However, the government officials from Argentina and the unnamed country who spoke to the Bureau felt Pfizer’s demands went beyond those of other vaccine companies, and beyond those of Covax, an organisation created to ensure low-income countries can access vaccines, which is also requiring its members to indemnify manufacturers. This presents an additional burden for some countries because it means having to hire specialist lawyers and sometimes pass complex new legislation, so manufacturers’ liabilities can be waived.

Also read: COVID-19 Is Boosting Demand for Universal Healthcare – but Won’t Get Us There

‘An extreme demand’

Pfizer asked for additional indemnity from civil cases, meaning that the company would not be held liable for rare adverse effects or for its own acts of negligence, fraud or malice. This includes those linked to company practices – say, if Pfizer sent the wrong vaccine or made errors during manufacturing.

“Some liability protection is warranted, but certainly not for fraud, gross negligence, mismanagement, failure to follow good manufacturing practices,” said Gostin. “Companies have no right to ask for indemnity for these things.”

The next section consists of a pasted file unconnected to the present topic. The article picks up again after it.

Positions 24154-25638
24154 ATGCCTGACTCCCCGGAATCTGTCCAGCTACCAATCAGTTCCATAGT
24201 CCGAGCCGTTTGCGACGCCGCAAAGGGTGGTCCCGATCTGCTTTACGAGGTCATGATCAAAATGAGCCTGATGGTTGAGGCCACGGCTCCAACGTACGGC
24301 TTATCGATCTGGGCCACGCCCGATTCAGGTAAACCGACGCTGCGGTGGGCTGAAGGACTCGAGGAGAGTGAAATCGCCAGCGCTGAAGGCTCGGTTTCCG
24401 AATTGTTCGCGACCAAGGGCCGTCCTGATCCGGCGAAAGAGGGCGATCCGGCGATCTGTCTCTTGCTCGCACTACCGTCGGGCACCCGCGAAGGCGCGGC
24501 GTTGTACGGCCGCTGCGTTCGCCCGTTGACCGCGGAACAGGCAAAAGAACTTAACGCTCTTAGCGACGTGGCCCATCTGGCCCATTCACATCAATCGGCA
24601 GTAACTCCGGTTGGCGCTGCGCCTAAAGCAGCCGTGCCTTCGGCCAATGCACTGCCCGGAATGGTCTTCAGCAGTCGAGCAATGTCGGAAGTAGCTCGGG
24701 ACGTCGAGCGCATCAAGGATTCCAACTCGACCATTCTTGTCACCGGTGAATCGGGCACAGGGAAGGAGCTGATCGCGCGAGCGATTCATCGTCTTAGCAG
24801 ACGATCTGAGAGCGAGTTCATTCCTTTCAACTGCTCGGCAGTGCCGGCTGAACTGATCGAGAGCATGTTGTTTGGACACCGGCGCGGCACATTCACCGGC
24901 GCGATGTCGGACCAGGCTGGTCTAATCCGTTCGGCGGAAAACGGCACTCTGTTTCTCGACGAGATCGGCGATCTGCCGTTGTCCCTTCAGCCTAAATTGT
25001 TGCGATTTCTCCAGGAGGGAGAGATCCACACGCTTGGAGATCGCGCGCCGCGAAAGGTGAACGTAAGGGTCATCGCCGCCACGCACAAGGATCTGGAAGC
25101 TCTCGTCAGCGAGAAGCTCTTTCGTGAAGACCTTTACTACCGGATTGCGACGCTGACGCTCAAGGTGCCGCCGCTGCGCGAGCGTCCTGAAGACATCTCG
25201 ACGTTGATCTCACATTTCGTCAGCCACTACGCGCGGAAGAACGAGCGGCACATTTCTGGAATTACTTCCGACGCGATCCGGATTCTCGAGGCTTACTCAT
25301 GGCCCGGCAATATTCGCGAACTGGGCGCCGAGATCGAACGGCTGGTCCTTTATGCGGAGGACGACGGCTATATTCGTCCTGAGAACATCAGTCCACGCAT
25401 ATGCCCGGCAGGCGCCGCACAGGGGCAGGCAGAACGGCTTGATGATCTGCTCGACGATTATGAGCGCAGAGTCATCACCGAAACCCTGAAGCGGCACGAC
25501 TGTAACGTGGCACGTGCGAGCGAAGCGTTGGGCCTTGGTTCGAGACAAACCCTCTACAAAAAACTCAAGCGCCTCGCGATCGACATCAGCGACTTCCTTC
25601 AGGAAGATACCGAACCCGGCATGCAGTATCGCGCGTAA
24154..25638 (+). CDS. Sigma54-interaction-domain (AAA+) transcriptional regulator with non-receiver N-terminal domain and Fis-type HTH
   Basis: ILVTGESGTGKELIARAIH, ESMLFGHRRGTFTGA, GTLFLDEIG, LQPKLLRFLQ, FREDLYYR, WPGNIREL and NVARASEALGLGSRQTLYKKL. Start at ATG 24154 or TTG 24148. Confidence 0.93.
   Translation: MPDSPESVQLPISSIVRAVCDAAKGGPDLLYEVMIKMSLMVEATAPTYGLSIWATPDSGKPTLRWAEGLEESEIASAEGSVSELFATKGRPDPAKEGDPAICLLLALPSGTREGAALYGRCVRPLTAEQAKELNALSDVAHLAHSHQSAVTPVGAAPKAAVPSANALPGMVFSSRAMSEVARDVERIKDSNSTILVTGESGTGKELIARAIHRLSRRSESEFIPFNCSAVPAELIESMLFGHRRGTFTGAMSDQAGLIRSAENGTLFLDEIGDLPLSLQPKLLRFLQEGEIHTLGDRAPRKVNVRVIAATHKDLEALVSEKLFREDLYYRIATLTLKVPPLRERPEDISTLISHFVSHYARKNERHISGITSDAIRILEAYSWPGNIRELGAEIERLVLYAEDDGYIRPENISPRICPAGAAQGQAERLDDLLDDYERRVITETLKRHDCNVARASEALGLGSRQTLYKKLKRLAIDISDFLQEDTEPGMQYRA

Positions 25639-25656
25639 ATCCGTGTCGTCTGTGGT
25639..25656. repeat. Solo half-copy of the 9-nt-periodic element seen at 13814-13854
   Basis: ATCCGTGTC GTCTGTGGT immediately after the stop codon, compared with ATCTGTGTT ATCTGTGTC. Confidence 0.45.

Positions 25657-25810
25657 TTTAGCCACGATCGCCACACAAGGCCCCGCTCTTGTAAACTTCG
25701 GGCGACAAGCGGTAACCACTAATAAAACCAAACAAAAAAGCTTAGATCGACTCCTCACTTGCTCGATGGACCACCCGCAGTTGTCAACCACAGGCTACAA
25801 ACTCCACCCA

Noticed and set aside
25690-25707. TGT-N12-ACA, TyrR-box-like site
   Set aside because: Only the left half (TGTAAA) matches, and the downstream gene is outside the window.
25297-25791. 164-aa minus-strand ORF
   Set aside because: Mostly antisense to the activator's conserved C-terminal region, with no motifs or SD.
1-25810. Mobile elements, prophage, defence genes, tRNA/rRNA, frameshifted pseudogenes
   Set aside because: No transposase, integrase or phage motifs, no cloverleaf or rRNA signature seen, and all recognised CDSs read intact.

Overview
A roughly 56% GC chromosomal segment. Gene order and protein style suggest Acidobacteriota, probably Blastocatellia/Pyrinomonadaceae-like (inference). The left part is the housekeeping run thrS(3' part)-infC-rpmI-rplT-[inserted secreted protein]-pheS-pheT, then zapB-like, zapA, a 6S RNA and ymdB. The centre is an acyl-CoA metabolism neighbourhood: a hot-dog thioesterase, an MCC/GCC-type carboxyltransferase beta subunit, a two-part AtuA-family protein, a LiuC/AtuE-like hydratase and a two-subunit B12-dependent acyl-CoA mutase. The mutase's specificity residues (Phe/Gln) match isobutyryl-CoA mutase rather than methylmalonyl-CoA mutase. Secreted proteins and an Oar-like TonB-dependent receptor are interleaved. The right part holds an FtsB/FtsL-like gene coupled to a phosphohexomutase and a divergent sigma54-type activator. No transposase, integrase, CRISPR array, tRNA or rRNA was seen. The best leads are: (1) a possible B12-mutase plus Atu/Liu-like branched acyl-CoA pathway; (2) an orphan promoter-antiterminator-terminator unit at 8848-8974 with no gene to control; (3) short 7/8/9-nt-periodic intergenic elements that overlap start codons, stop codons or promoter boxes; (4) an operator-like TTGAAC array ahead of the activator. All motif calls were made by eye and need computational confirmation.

Dr Mark Eccleston-Turner, a lecturer in global health law at Keele University, said Pfizer and other manufacturers have received government funding to research and develop the vaccines and are now pushing the potential costs of adverse effects back on to governments, including those in low- and middle-income countries. (Pfizer’s partner BioNTech was given $445 million by the German government to develop a vaccine and the US government agreed a deal in July to pre-order 100m doses for nearly $2 billion, before the vaccine had even entered phase three trials. Pfizer expects to make sales of $15 billion worth of vaccines in 2021.)